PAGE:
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Make a Splash: Tips for Invasive Species Prevention & Management

posted by Slelo Prism at 2024-06-02 09:04:00


 

Summer is ramping up, allowing for ample opportunities to enjoy the great outdoors. Whether you like to camp, swim, hike, or boat, there are many tips and resources available below to beat the heat and keep your outdoor spaces safe.

Join events and tune into webinars to learn ways you can prevent the introduction and spread of invasive species June 3-9, during New York’s Invasive Species Awareness Week (NYISAW). Visit nyis.info to get details.

Get Involved!

One of the most rewarding ways to act is to get involved in your community! SLELO PRISM and our partners invite community members to join us for volunteer efforts and events, including hikes, paddles, invasive species removals, and site restoration efforts. Join events occurring in the St. Lawrence Eastern Lake Ontario region.

At a statewide level, you can get involved with the Partnerships for Regional Invasive Species Management (PRISM). The PRISM network raises awareness of invasive species, provides prevention guidance, and is involved in the management of invasives across the state.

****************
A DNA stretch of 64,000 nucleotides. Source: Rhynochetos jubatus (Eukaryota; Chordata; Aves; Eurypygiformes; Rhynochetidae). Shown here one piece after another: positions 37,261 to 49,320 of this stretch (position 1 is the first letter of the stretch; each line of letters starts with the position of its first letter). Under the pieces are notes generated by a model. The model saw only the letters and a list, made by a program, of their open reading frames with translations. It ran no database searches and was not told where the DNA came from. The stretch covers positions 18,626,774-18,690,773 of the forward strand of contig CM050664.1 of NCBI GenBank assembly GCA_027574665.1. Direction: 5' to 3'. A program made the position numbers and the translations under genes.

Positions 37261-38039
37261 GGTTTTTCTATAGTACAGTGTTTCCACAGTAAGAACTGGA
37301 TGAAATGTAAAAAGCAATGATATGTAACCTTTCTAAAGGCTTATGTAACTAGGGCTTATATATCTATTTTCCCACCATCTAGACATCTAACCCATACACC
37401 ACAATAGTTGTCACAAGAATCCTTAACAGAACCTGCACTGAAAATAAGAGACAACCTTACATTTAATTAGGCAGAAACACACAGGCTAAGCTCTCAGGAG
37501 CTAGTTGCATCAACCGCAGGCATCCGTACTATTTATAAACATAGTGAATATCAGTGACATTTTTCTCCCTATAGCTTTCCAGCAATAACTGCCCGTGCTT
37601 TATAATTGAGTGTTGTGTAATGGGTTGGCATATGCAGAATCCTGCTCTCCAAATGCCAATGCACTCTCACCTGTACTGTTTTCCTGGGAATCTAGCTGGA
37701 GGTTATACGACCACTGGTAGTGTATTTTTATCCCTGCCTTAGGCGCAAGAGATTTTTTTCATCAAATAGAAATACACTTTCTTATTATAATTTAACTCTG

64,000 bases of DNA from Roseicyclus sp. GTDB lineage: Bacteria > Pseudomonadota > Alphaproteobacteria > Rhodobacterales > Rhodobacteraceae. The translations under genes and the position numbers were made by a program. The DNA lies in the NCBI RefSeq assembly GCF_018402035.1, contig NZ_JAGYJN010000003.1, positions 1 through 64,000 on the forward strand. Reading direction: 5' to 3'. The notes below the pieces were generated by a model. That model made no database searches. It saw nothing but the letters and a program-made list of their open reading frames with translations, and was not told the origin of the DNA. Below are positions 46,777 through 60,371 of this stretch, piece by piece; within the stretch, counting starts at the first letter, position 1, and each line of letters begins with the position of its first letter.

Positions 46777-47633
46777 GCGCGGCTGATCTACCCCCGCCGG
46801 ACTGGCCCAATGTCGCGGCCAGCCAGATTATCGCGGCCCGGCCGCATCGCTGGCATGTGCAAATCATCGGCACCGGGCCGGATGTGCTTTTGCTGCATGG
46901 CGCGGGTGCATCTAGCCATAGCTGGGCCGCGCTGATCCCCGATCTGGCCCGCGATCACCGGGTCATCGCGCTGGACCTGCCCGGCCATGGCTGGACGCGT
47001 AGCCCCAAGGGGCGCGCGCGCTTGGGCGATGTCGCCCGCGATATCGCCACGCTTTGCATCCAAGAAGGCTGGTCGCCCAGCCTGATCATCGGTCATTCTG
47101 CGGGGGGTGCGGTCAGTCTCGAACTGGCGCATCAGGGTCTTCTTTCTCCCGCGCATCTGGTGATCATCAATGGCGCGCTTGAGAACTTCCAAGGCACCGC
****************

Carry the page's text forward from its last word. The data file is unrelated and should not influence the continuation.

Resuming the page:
You can aid community science by reporting invasive species observations to NYiMapInvasives- New York’s invasive species database. Using the NYiMapInvasives mobile app or website, you can report presence and distribution data directly to invasive species management professionals. Data helps to locate new invasive species populations and strengthens management efforts. Become familiar with invasive species that threaten New York State by checking out this story-map developed by PRISM.

While Boating

Aquatic invasive species (AIS) cause significant problems by clogging waterways, hindering recreation, reducing property values, and harming ecosystems. They can spread via watercraft, trailers, and fishing gear. To prevent this spread, follow these steps:

Clean. Thoroughly clean your boat, trailer, life jackets, fishing tackle, and other equipment immediately after use, removing any visible plant debris.
Drain. Empty live wells, bait buckets, bilge water, and lower your boat motor before leaving the boat launch area.
Dry. Ensure your vessel and equipment are completely dry for at least 5 days before using them in another water body to prevent the survival and spread of AIS.

While Hiking

The tread of your shoes and your pets' fur can pick up and spread plant seeds and microscopic organisms, potentially introducing them to new areas. To prevent this, use a boot brush to clean your shoes before and after hiking. Many trails have boot brush stations, or you can buy a handheld boot brush from the PlayCleanGo store. Additionally, examine your pets for seeds in their fur and bathe them after hiking. Be sure to check for ticks on both you and your four-legged friends.

While Traveling